Wednesday, June 20, 2018

Breaking Godwin's Law

Godwin's Law states that the longer an online conversation occurs, the greater the chance that someone will compare their opponent to Hitler.  There is a corollary to the law that states whenever someone makes the Hitler comparison, the conversation is over, and the person making the Hitler comparison has lost the debate.

I have been very reluctant to call the Trump Administration "Nazis."  Nazis represent a uniquely evil chapter in human history, and there is a strong argument that what is happening to children along our southern border is not, in fact, close to the level of atrocity that Nazis committed.  These aren't death camps; this isn't Auschwitz.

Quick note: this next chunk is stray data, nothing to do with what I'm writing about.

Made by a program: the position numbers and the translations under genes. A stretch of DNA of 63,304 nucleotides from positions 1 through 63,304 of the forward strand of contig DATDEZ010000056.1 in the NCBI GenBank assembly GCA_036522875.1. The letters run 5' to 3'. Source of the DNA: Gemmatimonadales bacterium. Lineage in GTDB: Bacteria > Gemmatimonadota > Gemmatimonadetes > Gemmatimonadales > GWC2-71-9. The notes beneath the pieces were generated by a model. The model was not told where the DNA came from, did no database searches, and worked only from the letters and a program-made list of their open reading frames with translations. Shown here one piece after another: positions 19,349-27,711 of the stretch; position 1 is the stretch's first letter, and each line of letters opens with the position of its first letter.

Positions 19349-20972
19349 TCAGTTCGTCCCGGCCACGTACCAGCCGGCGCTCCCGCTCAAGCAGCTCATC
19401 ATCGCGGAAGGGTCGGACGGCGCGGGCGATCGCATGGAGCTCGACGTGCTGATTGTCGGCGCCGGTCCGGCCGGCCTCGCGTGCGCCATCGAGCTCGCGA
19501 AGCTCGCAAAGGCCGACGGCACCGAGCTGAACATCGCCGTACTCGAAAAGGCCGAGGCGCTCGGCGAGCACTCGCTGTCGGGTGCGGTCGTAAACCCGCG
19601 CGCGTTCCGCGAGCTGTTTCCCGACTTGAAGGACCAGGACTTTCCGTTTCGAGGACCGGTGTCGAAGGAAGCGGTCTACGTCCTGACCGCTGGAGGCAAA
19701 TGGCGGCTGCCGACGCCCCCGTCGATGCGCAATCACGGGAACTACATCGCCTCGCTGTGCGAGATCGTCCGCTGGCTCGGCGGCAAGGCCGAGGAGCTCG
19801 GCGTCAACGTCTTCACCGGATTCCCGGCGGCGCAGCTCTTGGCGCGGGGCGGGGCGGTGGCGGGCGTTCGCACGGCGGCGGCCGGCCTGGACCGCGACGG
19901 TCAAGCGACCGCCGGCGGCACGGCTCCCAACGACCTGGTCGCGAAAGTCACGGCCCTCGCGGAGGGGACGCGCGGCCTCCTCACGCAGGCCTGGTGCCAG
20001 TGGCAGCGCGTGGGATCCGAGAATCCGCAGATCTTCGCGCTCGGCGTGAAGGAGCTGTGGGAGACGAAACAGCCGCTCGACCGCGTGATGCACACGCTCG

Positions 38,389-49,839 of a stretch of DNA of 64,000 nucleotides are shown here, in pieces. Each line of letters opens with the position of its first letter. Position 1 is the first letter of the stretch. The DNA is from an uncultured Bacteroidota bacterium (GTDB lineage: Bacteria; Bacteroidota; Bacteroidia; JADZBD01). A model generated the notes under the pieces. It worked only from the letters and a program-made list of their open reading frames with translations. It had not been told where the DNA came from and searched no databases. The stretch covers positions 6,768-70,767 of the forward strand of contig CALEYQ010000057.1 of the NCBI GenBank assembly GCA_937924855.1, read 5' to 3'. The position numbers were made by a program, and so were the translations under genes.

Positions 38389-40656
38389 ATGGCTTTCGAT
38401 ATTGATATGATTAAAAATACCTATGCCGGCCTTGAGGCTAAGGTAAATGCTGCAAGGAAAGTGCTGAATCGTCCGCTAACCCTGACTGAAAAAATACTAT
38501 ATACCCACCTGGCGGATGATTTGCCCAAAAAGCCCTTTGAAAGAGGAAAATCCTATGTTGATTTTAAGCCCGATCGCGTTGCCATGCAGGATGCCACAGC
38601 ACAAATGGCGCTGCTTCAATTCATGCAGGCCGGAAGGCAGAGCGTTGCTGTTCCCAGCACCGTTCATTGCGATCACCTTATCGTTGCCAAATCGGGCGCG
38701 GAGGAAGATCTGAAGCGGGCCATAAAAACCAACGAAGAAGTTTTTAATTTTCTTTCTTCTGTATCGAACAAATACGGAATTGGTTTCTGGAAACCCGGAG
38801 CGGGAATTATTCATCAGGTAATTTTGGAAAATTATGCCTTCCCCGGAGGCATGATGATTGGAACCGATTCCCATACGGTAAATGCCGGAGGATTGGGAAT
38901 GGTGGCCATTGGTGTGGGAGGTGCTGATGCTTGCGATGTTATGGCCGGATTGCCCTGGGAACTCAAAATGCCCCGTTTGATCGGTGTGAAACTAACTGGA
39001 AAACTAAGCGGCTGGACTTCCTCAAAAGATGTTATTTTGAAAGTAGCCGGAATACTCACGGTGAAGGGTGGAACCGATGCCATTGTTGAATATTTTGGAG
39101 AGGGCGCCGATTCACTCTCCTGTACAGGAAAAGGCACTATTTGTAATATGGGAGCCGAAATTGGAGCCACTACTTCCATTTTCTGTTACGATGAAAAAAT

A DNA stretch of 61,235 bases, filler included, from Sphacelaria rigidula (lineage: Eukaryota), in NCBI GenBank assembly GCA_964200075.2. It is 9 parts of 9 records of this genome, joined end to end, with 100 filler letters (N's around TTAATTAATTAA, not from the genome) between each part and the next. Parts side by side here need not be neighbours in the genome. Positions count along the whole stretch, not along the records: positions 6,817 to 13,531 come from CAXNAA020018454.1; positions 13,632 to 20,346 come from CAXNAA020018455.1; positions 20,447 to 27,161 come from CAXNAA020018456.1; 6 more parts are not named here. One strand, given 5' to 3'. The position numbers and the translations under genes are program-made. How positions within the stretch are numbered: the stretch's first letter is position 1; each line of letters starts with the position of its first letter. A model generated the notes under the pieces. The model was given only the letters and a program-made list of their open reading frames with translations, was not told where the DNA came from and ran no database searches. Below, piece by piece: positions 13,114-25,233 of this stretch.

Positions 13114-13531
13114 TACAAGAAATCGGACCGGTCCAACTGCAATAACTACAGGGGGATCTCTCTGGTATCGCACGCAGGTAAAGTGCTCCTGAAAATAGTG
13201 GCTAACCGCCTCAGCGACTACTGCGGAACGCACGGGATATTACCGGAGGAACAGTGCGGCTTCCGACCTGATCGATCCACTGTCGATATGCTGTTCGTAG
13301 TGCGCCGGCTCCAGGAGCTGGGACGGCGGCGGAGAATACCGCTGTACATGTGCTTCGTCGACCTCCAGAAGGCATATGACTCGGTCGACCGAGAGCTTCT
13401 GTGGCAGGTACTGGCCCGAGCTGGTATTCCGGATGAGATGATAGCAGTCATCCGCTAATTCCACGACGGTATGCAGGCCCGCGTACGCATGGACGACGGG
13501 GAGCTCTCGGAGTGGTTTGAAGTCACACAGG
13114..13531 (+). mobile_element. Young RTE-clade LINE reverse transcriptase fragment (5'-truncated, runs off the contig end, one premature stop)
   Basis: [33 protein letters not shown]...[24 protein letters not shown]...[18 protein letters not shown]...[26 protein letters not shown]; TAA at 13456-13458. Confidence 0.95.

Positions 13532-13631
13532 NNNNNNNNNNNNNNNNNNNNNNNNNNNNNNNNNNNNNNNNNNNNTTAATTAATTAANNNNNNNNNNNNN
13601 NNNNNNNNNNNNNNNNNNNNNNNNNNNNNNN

The problem with this is that Auschwitz wasn't Auschwitz to start.  Germans created concentration camps, but they didn't invent them.  The Spanish used them against Cubans during the Cuban war for independence.  America used them against Filipinos during the Philippines War. Various countries have used some form of "reservation" system for ethnic minorities, obviously including the United States. The fact that two of those references - the Philippines War and the reservation system, not to mention Japanese Internment camps - are from American history goes a long way to discrediting the line "this is not who we are."  This is clearly who we were.  And it's also who the Nazis were before the Wannsee Conference of 1942 turned concentration camps into death camps.